There is an almighty schism in the sustainability movement. On one side are the hair shirts, insisting that salvation lies in a low impact lifestyle with much less consumption and much, much less travel. On the other are the techno-fixers who believe, or at least hope, that we can continue business much as usual and that we’ll soon sort out ways of creating energy without releasing CO2 all over the place.
Most official policy and indeed most green organisations pay lip service to both sides of the debate. Thus we should become super energy efficient AND we should start to generate renewable power. Nowhere is this more evident than in our de facto manifesto for the future of housebuilding, the Code for Sustainable Homes, where Code Levels 1 through 4 are all about conserving energy whilst Code Levels 5 and 6 call for us to create it as well.
One of the great unspokens here is that we have as yet no idea how much green power we are capable of producing. The hair shirt argument rather relies on the notion that carbon-free electricity will be in short supply and that we had better get used to conserving every joule. But it is quite conceivable that this may not be the case and that if we get our act together we could generate far more green electricity than the world could ever need. If such a scenario was to be played out, it would make many of the other sustainability arguments redundant. Or at least highly questionable.
Take planning as an example. In recent months, I have sat in on several lectures about sustainable urban design and every speaker I have listened to has been at pains to emphasize the importance of getting away from car dependency. In this respect, the USA is always held up as the prime example of how not to do it (think Los Angeles and its hundreds of miles of gridlocked freeways) and medieval Europe (especially places like Tuscany) is shown as the way to go. But it goes deeper than this. The car itself is the enemy, not just for the fact that car use burns mega amounts of carbon, but also because it destroys communities by enabling everyone to shop at out of town malls and supermarkets. This in turn pulls the rug out from under the feet of small independent stores, thus making traditional town centres unattractive. This in turn leads to people driving everywhere, which in turn, leads to problems like obesity. It’s all interconnected, and it all leads back to the car.
The problem for urbanists, who want to get us all back on our bikes and back into trains and buses, is that the car is just so damned convenient. And for most of the past fifty or sixty years, we have been building our economies around the notion of car use. It’s going to be incredibly difficult to wean us away from cars.
But think how much harder this would be if cars were to become part of the solution to climate change, rather than its main bugbear. Some of the techno-fixers can see exactly this scenario taking shape in years to come. How come?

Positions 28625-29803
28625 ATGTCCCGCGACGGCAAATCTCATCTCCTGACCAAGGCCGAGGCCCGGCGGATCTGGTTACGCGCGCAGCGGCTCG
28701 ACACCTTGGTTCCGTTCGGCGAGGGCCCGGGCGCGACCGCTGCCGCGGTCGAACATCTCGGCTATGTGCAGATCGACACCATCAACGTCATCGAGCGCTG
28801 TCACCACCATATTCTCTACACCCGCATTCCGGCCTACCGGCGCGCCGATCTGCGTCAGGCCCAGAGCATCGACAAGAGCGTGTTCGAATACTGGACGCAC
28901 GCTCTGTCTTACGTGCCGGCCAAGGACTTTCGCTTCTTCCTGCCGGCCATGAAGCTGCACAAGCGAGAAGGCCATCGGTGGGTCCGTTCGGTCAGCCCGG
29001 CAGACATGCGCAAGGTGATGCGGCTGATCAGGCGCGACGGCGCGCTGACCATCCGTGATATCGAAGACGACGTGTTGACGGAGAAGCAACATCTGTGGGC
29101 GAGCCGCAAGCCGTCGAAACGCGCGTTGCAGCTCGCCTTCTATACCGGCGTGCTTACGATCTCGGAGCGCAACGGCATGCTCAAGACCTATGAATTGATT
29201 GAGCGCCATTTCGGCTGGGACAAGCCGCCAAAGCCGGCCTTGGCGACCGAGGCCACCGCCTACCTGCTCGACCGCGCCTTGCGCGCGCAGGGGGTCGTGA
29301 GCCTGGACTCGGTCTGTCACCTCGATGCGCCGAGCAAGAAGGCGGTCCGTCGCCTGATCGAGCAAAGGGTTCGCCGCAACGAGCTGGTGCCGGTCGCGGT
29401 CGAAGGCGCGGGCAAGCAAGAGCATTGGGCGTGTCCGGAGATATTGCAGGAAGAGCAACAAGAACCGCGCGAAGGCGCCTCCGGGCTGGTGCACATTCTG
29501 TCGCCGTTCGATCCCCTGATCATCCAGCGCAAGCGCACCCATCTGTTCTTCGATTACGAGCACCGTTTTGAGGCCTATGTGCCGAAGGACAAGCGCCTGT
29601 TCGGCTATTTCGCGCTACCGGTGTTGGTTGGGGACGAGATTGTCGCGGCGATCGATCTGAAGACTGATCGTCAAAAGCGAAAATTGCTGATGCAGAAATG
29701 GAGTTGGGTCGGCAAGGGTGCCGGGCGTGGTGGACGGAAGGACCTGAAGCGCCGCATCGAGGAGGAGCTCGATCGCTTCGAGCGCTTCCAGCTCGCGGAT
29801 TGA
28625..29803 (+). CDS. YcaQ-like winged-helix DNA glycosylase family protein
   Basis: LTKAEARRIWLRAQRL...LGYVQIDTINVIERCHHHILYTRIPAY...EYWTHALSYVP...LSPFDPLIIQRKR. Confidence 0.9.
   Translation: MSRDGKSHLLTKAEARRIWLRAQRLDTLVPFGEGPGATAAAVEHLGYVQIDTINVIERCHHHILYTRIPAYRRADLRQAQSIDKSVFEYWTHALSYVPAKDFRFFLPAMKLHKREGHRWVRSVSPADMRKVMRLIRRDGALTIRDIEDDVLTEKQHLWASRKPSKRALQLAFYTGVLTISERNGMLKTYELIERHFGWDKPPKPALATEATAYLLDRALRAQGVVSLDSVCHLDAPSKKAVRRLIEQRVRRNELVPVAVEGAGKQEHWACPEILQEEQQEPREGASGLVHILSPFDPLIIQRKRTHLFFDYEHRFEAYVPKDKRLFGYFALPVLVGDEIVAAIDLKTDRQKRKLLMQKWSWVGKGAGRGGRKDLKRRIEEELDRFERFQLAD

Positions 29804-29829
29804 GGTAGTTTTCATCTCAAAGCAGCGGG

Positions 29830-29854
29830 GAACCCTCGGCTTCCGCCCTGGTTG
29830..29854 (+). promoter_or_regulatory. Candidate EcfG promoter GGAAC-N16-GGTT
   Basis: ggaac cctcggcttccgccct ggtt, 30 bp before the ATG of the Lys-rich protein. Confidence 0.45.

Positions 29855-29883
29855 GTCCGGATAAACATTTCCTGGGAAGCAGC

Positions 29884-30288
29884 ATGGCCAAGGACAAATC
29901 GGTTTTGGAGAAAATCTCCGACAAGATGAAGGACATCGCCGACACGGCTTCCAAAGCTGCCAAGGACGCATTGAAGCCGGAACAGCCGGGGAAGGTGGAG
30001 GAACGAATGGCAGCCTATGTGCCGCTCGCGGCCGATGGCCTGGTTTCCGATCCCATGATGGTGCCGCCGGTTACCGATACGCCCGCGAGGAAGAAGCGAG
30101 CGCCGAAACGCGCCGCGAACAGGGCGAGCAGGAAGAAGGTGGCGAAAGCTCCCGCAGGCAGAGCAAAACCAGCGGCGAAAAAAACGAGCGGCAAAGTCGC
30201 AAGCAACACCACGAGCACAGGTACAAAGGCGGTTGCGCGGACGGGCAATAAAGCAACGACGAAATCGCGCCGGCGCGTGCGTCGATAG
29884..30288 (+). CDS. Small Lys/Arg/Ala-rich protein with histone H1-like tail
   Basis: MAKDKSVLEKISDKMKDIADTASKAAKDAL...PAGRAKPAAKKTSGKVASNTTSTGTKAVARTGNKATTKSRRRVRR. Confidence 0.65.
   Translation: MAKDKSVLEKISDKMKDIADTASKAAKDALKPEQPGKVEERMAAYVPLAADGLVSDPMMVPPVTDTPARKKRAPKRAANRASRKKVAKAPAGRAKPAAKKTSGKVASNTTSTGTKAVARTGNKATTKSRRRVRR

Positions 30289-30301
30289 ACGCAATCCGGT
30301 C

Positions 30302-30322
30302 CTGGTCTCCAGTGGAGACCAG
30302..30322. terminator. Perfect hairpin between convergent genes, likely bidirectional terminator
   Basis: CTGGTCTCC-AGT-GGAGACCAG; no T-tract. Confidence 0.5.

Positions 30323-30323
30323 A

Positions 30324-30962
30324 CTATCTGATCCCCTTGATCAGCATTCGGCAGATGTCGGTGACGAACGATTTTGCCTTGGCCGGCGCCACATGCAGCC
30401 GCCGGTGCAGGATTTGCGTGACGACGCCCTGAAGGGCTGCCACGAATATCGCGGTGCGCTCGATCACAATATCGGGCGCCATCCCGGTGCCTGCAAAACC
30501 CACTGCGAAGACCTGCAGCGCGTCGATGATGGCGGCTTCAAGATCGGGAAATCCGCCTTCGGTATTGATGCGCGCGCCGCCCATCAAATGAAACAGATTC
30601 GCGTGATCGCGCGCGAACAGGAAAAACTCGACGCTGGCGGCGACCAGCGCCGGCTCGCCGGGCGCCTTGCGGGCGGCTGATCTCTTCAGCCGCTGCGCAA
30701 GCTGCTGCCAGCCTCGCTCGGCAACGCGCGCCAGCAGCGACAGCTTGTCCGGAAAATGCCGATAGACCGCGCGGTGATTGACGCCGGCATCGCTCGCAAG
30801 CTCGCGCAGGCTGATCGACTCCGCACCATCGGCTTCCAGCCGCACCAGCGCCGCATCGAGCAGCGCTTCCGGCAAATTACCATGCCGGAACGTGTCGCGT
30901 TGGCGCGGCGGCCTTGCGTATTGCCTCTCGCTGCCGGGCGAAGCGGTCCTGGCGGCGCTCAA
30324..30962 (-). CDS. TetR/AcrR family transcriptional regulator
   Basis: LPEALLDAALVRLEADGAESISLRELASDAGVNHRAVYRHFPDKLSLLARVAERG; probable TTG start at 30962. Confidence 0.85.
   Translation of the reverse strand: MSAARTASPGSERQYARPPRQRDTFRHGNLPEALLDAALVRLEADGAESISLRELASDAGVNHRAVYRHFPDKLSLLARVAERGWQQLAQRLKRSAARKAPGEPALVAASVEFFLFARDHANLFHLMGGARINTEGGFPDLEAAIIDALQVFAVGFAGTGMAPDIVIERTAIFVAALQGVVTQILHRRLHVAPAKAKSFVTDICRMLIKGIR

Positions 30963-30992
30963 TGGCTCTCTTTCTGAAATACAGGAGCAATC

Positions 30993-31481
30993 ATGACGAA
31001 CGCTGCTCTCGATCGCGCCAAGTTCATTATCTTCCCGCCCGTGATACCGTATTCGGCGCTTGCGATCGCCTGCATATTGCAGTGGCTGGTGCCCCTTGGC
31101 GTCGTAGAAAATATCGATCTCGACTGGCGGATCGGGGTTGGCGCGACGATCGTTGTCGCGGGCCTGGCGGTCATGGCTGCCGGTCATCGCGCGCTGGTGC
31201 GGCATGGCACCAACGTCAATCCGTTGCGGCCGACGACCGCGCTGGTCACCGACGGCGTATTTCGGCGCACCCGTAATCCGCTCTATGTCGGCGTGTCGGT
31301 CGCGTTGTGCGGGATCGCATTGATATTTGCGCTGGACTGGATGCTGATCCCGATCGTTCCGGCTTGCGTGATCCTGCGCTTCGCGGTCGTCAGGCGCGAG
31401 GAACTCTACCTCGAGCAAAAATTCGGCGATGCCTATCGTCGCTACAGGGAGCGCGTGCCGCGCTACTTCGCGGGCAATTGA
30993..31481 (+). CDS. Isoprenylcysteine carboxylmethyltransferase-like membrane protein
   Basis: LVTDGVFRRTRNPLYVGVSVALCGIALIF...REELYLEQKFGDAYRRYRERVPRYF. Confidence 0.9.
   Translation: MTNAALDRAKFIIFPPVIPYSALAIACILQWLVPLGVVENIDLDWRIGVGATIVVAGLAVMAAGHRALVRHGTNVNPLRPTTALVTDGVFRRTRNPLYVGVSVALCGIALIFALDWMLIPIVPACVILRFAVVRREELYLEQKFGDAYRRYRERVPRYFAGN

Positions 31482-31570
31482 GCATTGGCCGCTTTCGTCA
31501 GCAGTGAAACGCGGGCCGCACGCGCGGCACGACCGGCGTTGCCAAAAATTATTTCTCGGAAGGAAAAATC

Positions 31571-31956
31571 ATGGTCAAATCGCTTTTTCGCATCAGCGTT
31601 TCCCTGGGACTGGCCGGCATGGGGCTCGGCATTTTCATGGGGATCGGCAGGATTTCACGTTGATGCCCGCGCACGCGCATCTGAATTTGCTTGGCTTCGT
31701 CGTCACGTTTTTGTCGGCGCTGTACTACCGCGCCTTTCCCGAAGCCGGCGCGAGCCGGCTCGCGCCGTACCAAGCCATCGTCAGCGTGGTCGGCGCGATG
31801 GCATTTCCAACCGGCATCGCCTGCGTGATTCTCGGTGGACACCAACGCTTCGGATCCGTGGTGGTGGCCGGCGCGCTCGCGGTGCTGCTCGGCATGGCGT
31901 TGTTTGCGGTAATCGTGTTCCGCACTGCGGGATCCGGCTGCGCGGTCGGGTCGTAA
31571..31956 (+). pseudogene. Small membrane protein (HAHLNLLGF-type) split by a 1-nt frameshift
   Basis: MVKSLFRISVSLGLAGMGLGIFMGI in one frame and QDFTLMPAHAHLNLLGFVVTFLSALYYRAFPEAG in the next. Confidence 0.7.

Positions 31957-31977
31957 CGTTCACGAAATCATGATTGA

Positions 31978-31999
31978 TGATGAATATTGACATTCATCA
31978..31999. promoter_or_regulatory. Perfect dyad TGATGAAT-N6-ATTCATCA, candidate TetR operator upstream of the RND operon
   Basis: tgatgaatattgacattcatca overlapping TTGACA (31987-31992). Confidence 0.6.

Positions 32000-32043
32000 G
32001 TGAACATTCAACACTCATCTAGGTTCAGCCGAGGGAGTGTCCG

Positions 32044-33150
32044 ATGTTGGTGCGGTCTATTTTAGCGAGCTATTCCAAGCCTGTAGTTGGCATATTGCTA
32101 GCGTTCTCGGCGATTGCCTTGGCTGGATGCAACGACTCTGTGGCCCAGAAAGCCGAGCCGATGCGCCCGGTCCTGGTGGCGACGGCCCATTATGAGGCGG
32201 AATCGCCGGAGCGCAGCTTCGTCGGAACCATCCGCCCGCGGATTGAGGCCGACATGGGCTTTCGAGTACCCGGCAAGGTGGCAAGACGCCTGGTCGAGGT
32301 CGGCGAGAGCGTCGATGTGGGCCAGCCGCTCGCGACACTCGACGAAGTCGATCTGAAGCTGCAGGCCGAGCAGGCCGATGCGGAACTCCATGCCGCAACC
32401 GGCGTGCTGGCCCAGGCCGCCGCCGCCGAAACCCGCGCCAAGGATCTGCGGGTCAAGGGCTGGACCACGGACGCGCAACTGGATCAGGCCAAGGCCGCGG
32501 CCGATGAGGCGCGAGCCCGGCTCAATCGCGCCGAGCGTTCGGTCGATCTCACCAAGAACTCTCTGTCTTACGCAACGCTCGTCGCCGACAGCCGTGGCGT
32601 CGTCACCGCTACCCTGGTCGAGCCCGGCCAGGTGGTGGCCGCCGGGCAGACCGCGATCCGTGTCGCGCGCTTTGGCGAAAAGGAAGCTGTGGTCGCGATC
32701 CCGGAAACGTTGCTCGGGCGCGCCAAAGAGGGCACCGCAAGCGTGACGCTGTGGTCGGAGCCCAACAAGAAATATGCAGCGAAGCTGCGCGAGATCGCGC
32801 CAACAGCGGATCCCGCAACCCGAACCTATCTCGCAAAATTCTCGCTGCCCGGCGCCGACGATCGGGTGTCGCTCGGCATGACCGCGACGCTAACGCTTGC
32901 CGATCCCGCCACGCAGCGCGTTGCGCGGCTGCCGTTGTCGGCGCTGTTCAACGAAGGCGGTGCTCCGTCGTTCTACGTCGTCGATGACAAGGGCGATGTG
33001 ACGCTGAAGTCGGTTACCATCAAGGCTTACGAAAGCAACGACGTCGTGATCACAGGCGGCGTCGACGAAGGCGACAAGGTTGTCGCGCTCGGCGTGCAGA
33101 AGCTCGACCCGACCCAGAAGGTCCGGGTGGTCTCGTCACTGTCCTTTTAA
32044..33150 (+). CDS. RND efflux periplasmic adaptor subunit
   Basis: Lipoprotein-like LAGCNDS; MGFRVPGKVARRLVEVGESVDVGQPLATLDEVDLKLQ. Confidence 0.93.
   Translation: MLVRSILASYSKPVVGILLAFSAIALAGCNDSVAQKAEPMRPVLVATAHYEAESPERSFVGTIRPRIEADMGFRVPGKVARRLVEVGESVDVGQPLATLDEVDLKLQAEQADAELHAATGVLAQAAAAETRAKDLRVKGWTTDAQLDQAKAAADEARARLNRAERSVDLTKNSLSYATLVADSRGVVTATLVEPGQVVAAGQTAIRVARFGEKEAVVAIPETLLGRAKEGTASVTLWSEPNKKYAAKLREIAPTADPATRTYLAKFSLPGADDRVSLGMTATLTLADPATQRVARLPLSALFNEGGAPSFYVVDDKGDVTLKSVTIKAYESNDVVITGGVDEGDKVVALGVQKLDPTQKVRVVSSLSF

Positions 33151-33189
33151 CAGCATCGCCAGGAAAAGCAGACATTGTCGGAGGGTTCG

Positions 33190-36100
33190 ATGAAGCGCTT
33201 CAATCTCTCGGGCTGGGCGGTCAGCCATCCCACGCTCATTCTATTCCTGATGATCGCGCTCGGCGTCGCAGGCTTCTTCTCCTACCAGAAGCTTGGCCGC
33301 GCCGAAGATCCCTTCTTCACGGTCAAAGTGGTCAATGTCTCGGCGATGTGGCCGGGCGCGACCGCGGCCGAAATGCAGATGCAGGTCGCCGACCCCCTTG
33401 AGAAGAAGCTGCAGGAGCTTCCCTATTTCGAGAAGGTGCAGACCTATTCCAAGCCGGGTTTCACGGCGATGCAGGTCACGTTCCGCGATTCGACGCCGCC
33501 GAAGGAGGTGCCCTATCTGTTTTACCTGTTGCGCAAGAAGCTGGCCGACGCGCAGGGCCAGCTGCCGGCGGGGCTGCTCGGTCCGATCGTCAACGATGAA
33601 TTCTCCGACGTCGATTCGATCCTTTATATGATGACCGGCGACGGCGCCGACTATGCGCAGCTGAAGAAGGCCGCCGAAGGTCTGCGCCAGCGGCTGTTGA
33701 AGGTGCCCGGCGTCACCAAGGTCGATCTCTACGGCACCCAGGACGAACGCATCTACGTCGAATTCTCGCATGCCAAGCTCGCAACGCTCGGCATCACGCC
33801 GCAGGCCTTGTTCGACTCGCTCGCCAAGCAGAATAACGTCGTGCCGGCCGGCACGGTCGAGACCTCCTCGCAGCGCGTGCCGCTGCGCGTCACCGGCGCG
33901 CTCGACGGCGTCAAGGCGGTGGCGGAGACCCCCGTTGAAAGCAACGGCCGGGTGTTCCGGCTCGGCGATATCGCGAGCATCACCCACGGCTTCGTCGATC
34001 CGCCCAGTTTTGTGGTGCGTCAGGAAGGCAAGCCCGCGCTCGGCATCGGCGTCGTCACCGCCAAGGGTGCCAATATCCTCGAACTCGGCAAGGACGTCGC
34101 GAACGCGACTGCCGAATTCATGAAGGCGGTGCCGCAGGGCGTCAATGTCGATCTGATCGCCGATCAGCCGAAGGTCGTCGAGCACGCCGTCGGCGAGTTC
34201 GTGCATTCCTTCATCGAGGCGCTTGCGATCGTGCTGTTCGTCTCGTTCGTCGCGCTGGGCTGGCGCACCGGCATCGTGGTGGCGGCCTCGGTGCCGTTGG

The answer lies in the use of car batteries as an energy store. One of the main problems — in fact THE main problem — with renewable energy is that it only operates in fits and starts. On a windy day, for instance, we may conceivably draw all our energy needs — and more — from wind turbines, but that won’t get us through days without wind. Similarly, solar panels don’t work too well in the dark. What we’ve been lacking to date are credible storage methods which would be able to tide us through the times when renewables are contributing very little energy. Some have suggested that rather than building hundreds of giant batteries, or maybe pumped reservoirs, we might instead be able to use millions of small batteries which would be capable of taking and returning a charge to and from the mains. Every home would have a tray of these rechargeable batteries, acting like some huge energy internet. And, furthermore, these batteries could double as power sources for electric vehicles, which in itself would act as a considerable incentive for people to install them at home.
Say each house had maybe a dozen batteries plugged into the mains. If you wanted to go out in your car, you would take one of the batteries from the tray, drop it into your car in a special battery slot, and drive off. It might only work for an hour, so if you wanted to go further, you would have to stop at a battery garage and swap your empty battery for a full one. Not only would there be enough charge in all these batteries to keep 20-odd million electric cars on the road, but also to keep the nation lit and heated during the long hours of winter darkness, not to mention a week or two of calm, overcast weather when the big renewable power plants weren’t generating.
Science fiction? Probably, but the techno-fixers other solutions (e.g. mirrors in space, pouring iron filings into the oceans) are arguably even more implausible. By 2025, we might (just) have migrated to electric zero-carbon cars and motoring might no longer be seen as the No 1. bogeyman in the battle against climate change.
The question is what effect would this have on the great sustainable planning debates? If cars switched from being one of the main drivers behind climate change to being one of the main solutions, wouldn’t this tend to make the move towards sustainable urban settlements look just a little hollow? Would we suddenly be able to start building in the countryside again? Would out-of-town shopping centres be back of the agenda? Would the idea of eco-towns be dead in the water? Or will the obesity issue have become so all engulfing by then, that cars will still be regarded with suspicion?